Grade 5–8—Somewhere in contemporary Britain, "the man Jack" uses his razor-sharp knife to murder a family, but the youngest, a toddler, slips away. The boy ends up in a graveyard, where the ghostly inhabitants adopt him to keep him safe. Nobody Owens, so named because he "looks like nobody but himself," grows up among a multigenerational cast of characters from different historical periods that includes matronly Mistress Owens; ancient Roman Caius Pompeius; an opinionated young witch; a melodramatic hack poet; and Bod's beloved mentor and guardian, Silas, who is neither living nor dead and has secrets of his own. As he grows up, Bod has a series of adventures, both in and out of the graveyard, and the threat of the man Jack who continues to hunt for him is ever present. Bod's love for his graveyard family and vice versa provide the emotional center, amid suspense, spot-on humor, and delightful scene-setting. The child Bod's behavior is occasionally too precocious to be believed, and a series of puns on the name Jack render the villain a bit less frightening than he should be, though only momentarily. Aside from these small flaws, however, Gaiman has created a rich, surprising, and sometimes disturbing tale of dreams, ghouls, murderers, trickery, and family.—Megan Honig, New York Public Library
Copyright © Reed Business Information, a division of Reed Elsevier Inc. All rights reserved.

Product Details

  • File Size: 1450 KB
  • Print Length: 325 pages
  • Page Numbers Source ISBN: 0060530928
  • Publisher: HarperCollins; Reprint edition (September 18, 2008)
  • Sold by: HarperCollins Publishers
  • Language: English
  • ASIN: B0011UJM48
  • Text-to-Speech: Enabled
  • X-Ray:
  • Word Wise: Enabled
  • Lending: Not Enabled
  • Amazon Best Sellers Rank: #5,879 Paid in Kindle Store (See Top 100 Paid in Kindle Store)
  •  Would you like to give feedback on images?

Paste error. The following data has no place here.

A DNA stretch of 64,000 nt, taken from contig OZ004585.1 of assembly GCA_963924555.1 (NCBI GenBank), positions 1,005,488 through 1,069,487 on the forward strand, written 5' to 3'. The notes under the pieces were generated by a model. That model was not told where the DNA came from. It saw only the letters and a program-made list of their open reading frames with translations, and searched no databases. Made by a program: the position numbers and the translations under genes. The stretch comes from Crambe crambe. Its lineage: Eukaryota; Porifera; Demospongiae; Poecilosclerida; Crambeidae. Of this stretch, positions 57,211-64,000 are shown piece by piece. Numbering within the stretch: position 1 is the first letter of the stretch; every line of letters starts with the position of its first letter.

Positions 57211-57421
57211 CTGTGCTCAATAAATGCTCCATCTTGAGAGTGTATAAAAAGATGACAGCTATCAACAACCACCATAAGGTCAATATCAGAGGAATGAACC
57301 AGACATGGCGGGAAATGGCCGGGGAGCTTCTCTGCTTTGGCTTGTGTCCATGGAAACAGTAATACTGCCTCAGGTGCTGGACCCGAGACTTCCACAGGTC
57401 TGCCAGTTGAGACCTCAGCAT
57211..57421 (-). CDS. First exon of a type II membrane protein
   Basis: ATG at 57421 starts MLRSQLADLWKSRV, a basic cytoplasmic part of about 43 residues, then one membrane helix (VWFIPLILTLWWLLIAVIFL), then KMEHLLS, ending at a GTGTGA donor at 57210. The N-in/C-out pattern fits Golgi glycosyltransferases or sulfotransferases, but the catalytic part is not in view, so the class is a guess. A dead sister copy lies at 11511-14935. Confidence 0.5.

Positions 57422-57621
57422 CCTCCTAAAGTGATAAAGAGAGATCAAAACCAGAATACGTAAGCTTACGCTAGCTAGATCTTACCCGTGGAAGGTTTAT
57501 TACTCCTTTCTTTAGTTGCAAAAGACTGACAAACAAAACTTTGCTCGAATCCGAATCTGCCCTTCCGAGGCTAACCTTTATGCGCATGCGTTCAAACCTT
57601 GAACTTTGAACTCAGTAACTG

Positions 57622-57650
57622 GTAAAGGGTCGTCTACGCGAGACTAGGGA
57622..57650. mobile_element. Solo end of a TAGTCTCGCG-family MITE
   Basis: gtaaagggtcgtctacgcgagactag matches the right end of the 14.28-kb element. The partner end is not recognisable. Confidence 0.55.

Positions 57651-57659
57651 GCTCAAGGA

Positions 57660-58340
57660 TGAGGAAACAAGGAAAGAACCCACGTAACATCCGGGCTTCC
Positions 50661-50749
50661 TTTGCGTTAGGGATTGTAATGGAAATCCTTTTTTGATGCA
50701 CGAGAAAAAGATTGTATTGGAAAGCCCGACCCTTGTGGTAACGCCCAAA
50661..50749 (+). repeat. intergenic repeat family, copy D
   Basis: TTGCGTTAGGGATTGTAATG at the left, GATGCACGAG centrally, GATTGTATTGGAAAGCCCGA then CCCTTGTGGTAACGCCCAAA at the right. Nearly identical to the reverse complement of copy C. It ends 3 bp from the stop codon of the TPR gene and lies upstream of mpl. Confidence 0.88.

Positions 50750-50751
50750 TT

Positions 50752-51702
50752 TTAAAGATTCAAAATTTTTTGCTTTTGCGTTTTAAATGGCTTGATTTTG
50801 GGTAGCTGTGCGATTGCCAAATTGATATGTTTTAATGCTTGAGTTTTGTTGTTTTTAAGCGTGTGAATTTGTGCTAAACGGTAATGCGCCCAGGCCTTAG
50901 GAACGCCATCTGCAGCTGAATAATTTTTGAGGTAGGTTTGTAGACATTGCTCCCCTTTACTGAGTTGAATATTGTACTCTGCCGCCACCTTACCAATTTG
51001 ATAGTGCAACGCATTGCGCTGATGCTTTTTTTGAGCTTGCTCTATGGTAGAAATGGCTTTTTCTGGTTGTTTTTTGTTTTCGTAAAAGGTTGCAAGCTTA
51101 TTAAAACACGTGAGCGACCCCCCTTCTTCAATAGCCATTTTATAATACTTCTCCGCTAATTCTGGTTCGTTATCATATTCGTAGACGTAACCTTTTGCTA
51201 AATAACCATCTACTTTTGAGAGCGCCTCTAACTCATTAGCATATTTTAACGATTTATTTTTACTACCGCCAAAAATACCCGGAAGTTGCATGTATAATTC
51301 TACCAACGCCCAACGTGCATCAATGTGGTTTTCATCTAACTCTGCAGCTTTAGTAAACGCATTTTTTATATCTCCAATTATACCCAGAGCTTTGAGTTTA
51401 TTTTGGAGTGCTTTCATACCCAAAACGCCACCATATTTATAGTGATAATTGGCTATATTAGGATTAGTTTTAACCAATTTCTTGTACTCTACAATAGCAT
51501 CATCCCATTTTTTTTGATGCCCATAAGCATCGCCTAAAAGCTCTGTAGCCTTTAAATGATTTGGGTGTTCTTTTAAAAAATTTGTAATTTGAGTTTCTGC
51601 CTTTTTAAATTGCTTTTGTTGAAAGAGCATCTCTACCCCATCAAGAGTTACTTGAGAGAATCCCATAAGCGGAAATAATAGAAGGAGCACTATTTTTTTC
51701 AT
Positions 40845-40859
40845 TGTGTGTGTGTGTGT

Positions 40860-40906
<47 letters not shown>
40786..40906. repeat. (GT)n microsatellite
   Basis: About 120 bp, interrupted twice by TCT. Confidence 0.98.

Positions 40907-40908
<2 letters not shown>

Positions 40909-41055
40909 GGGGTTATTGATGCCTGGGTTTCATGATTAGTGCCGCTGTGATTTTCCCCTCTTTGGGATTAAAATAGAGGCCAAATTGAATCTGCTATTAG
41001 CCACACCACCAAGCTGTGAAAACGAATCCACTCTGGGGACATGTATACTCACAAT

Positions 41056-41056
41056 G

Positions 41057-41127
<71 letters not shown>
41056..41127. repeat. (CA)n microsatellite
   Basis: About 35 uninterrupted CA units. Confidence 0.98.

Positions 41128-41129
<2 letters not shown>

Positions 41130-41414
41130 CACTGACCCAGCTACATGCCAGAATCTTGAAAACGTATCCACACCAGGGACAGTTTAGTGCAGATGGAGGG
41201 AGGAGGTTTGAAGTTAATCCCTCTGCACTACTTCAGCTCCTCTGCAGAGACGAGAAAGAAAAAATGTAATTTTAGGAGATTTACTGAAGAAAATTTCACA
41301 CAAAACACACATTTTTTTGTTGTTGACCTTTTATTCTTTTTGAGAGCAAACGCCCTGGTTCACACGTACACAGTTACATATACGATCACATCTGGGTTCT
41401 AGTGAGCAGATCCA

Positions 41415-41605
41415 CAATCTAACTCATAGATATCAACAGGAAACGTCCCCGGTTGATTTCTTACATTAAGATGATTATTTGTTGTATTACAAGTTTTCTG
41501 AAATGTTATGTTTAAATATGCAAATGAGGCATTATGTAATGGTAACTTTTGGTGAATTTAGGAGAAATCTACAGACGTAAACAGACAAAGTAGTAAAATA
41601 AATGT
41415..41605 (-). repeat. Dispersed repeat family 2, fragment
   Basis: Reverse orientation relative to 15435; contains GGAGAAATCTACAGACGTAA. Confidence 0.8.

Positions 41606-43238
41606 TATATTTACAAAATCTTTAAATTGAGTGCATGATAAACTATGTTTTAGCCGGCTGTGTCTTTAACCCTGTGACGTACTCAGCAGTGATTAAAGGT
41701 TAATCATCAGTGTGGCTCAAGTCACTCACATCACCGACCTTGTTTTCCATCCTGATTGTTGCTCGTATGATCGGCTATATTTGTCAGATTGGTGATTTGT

Customer Reviews

Most Helpful Customer Reviews
236 of 254 people found the following review helpful
Format:Hardcover|Verified Purchase
What a fun read. It kept me up 'til 7 in the morning yesterday, and I do not regret it a bit.

The story of Nobody Owens--his adopted name, as this is a wee human child spared the murderous spree of a dreadful assasin, then taken in by a cemetery full of ghosts from assorted centuries, and guarded by them because the assasin has not given up the quest to kill him--is unputdownable. Every adventure as he grows from toddler to teenager mixes wonders and frights and humor. It's just such fun to see him learn ghostly ways and interact with humans and nonhumans.

There's so much to recommend in the story (and my fellow reviewers cover plenty, so I need not repeat it), but I agree that the trip into the world of the ghouls was a wild ride. I have to give props to Gaiman for the total magic that he infused into the chapter on the Danse Macabre. It would have been a terrific short story--that strange, strange day--but it worked wonderfully in the tale, showing us clearly a thing or two about Nobody and his mysterious, powerful Guardian, Silas. (His particular fantasy niche, while never said specifically in so many words is , nevertheless, no great riddle.)

The near-end brings Nobody into confrontation with the horrible killer, and Nobody comes into his own, but it costs him. It's a well-crafted ending that is inevitable given all Nobody's learned as the story progressed. If you don't figure it out pretty well in advance, you werent' paying attention.

The bittersweet--but natural and fitting-- ending made me sad as I closed the book. It feels complete, yes, but I so want to see more written on Nobody Owens. I have no idea if Mr.
Read more ›
Was this review helpful to you?
427 of 495 people found the following review helpful
5.0 out of 5 stars The gravity of the situation October 3, 2008